“A single leaf working alone provides no shade.” -Chuck Page
What makes a good leader? What are some positive and negative roles that people play in groups? How do groups solve problems and make decisions in order to accomplish their task? This chapter will begin to answer those questions, because leadership and group member roles influence the performance of small groups. Whether you consider yourself a leader or not, all members of a group can perform leadership functions, and being familiar with these behaviors can improve your group’s performance. Likewise, knowing the various roles that typically emerge in a group can help you better understand a group’s dynamics and hopefully improve your overall group experience.
When Pistol Pete initially found himself facing unresponsiveness from his group members for the speech class project, he was disappointed but not disheartened. Drawing upon his role as the spirited and resourceful mascot of Oklahoma State University, he stepped up, demonstrating effective leadership skills that soon propelled him into the role of the group’s leader.
Pete began by setting a clear direction for the project, presenting a tentative plan and outlining potential topics. His initiative served as a starting point, providing a framework for the group’s discussions and actions.
Understanding the importance of open communication, he established multiple channels for discussion, from group meetings to a shared document where everyone could contribute ideas at their own pace. This ensured that every member had an opportunity to express their thoughts and ideas.
However, Pete knew that a group wasn’t just about the leader but about every individual member. He made it a point to involve every group member, assigning roles and responsibilities based on their strengths and interests. He also encouraged each member to contribute to the shared document, fostering a sense of ownership and involvement.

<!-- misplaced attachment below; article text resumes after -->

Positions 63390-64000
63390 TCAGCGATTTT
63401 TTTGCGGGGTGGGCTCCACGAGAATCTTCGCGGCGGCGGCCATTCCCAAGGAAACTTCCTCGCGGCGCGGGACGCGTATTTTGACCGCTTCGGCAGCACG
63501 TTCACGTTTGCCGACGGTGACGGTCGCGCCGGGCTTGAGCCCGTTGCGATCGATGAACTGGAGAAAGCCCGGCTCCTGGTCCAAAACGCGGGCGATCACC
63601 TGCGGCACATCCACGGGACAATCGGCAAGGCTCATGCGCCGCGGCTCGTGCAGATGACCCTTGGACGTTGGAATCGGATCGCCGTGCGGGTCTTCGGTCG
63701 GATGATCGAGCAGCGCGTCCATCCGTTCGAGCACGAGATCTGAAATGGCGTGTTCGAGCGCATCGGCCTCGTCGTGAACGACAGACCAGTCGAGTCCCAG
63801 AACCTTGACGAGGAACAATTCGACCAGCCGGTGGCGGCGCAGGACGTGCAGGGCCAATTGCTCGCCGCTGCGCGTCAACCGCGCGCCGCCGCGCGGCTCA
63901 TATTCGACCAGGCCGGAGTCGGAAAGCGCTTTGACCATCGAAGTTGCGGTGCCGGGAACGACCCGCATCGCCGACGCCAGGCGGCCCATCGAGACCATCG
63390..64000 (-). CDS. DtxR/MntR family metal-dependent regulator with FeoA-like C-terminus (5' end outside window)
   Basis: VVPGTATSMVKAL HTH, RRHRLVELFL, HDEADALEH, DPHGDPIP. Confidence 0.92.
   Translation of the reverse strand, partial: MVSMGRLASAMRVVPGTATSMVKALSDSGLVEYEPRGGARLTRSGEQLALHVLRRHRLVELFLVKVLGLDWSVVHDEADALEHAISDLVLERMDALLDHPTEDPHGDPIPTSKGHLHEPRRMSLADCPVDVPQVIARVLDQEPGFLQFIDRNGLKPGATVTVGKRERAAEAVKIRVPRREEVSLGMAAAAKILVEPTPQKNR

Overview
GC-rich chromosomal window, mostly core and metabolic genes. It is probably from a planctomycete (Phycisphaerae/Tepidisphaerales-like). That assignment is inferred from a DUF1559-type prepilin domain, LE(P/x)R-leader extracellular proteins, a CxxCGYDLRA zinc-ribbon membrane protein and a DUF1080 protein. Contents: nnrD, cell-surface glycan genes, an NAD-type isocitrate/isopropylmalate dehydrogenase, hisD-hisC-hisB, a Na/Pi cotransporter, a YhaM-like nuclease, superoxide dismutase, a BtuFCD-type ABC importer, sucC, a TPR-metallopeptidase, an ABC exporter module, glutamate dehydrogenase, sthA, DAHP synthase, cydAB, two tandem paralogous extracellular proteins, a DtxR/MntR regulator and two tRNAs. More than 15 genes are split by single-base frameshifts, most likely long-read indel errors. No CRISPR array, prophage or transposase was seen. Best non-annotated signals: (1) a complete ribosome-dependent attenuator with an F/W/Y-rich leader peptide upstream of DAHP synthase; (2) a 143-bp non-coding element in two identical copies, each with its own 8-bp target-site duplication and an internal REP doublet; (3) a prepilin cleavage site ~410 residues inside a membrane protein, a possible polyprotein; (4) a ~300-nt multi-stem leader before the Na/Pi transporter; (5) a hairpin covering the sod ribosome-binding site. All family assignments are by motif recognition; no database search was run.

To ensure everyone stayed on track, Pete set up regular check-ins where they could discuss their progress, address any issues, and adjust their plan if needed. He was always available to provide help and support, maintaining an open and positive communication environment.
But Pete also understood that encouragement and motivation were as important as clear roles and regular communication. He made sure to recognize each member’s contributions, highlighting their good work and progress during meetings. This not only boosted their morale but also reinforced the importance of their roles and responsibilities in the project.
Under Pistol Pete’s leadership, the group began to show signs of progress. The once-empty shared document started to fill with ideas, discussions became more active and productive, and the project began to take shape.
Despite the initial hurdles, Pistol Pete’s effective leadership had steered the group towards cooperation and productivity. His ability to lead, motivate, and involve each member had transformed the group’s dynamic, setting them on a path to not just complete their project, but to do it well, embodying the Cowboy spirit of resilience, collaboration, and excellence. How would you have handled a group experience like this one? Would you do it differently than Pete did?